John Dyer sold his son’s half of the failing Dyer mine to friend H.A.W. Tabor for $3,000, who sold it two years later for $60,000. The news of his son’s death came late in Dyer’s life, and not altogether by surprise. He has already buried two of his children. No man was ever charged with the murder, and though it clearly pained him, it would be his faith once again that would keep him preaching, building, and fighting in the name of God. Incidentally the Lake County war would lead to the inception of Chaffee County, as Dyer relates:
“It may seem strange that I have never taken active steps to bring my son’s murderers to justice”…”To have successfully combated it would have required more money than I could command. Besides, the county was comparatively poor, and the trials would have entailed large costs, so that the tax-payers dreaded and discouraged the prosecution. But after the Leadville boom, when the county had grown rich and strong, encouraged by Mr. —- Hayden, one of my son’s best friends, and who was the last with him before the murder, I fully purposed to make the attempt. The mob, however, never ceased to fear; and so influenced the division of the county, and had Chaffee set off, in which once more they were in the majority.”
Father Dyer continued to preach on circuits to Alma and Fairplay, to attend conferences on the Western Slope and in Leadville, and to build a church in Breckenridge and a Christian base in Denver. He set foot in nearly every town and corner of Colorado in the name of God, never slowing down until his death in 1901. He died with his heart in the Rocky Mountains, as in the final words of his autobiography written days before his death, he reaffirms what so many holy men have found at the base of their faith: evidence of awesome creation in the landscape of the world.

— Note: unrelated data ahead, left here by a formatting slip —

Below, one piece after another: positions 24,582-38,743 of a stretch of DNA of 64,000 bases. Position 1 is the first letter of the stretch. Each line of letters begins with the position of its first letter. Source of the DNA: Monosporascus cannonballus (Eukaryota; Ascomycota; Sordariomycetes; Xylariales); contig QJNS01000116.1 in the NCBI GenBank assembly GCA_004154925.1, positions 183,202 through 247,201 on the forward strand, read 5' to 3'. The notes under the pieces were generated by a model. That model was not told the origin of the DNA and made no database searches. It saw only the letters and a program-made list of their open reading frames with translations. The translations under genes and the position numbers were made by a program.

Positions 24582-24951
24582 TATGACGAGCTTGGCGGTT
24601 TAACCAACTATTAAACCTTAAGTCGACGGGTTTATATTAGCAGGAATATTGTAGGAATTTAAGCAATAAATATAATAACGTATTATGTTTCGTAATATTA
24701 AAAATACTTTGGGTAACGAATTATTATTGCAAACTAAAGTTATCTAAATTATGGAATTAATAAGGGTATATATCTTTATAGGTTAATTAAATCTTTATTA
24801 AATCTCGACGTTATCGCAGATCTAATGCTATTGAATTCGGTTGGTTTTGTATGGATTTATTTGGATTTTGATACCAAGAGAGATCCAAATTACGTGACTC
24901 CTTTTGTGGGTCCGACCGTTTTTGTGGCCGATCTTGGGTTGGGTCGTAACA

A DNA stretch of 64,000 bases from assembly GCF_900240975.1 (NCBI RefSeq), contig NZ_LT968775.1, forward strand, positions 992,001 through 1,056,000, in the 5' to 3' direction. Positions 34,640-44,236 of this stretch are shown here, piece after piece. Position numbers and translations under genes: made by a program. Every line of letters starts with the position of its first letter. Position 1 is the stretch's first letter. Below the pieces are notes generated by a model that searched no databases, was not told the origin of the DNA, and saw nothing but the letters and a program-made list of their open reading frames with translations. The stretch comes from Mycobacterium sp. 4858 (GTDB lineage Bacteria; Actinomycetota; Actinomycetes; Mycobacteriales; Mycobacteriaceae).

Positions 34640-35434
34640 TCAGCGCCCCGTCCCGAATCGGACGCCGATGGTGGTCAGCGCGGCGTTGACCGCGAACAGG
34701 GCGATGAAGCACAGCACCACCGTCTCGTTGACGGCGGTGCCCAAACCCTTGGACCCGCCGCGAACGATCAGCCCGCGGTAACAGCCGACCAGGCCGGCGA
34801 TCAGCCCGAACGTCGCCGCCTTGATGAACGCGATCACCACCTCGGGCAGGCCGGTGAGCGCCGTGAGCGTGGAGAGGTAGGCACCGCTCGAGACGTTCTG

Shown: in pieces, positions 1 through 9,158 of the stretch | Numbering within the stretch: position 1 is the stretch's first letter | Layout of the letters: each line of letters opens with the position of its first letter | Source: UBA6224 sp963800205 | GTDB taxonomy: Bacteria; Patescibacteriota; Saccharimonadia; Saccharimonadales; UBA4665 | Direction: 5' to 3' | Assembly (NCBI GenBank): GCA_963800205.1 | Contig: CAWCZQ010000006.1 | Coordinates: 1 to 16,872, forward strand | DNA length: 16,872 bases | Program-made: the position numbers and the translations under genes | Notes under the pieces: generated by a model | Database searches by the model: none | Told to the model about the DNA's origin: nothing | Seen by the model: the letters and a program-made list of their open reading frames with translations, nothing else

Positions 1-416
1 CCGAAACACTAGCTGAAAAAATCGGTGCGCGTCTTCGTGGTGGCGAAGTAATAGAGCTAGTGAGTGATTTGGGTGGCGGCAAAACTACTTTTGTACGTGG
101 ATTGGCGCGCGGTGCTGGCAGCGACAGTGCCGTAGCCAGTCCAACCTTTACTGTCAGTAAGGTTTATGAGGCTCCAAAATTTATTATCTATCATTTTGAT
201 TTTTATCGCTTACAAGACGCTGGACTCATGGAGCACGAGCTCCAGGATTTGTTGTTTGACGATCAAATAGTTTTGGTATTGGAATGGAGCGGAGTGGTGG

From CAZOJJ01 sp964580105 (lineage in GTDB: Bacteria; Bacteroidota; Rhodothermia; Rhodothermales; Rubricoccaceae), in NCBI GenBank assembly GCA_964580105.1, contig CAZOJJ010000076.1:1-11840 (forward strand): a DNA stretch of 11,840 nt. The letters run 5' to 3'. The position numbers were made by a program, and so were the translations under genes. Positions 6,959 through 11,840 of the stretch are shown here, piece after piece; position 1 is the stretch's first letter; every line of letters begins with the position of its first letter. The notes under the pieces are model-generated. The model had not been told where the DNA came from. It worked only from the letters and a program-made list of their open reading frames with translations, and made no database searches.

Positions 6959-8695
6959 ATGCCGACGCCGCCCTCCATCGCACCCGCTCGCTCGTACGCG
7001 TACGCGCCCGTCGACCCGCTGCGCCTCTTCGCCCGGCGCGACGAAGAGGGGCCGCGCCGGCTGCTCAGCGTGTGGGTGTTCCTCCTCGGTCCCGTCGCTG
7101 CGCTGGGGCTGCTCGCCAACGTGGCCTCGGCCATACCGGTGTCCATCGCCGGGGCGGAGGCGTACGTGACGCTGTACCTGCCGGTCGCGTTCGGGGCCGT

“…what would Denver be with her many railroads, if it were not for the towering mountains close in her front, stored with the richest treasures that the great Creator ever bestowed on any part of our nation? And all that the towns and cities, from Greeley to Trinidad, have to do, when they get hard up, is to look to the mountains, for there the treasures are abundant and unfailing. Colorado, from north to south, from east to west, has seen her darkest days, and the Barren Plains are beginning to rejoice and blossom as the rose.”
Brennan Ruegg is also an Ohioan, staking claims in the state of Colorado. He is a regular Contributor to Leadville Today.
Father Dyer Postal Route Race Held on April 8
Today, Father Dyer is remembered by North America’s highest ski race which roughly follows his weekly postal route from Leadville to what was Buckskin Joe. The 2017 Father Dyer Postal Route race will begin April 8 at 5 a.m., but various events are planned all weekend.
The present-day Father Dyer Postal Route takes racers up 3 peaks over 12,000′ including Centennial 13er Dyer Mountain (13,855’) and involves three demanding backcountry ski lines. And if spring snow storms continue to roll through, the same snow-laden high altitude basins once traveled by the one-and-only Father Dyer could present similar conditions for modern-day challengers.
This race is a non-profit event partnered with the Lake County High Riders Snow Trails Association, a 501c3 and supported by local businesses and volunteers. Proceeds from the race will go towards the development of Leadville’s winter trails network. Read More about Leadville’s Winter Trails, including a trail map: STORY.
The Father Dyer Postal Route includes a weekend of activities, however the 5 a.m. start time on Saturday, Apr. 8 will have mountaineering fanatics up and at it before the sunrise! Race organizers are also looking for volunteers to assist with course marshaling, check stations, timing and “morale” stations. Check their site for all the details.
Remember, this is an unsupported team race. There is a mandatory gear list. Registration is already closed, but spectators may feel free to show up the day of the race and cheer on the competitors!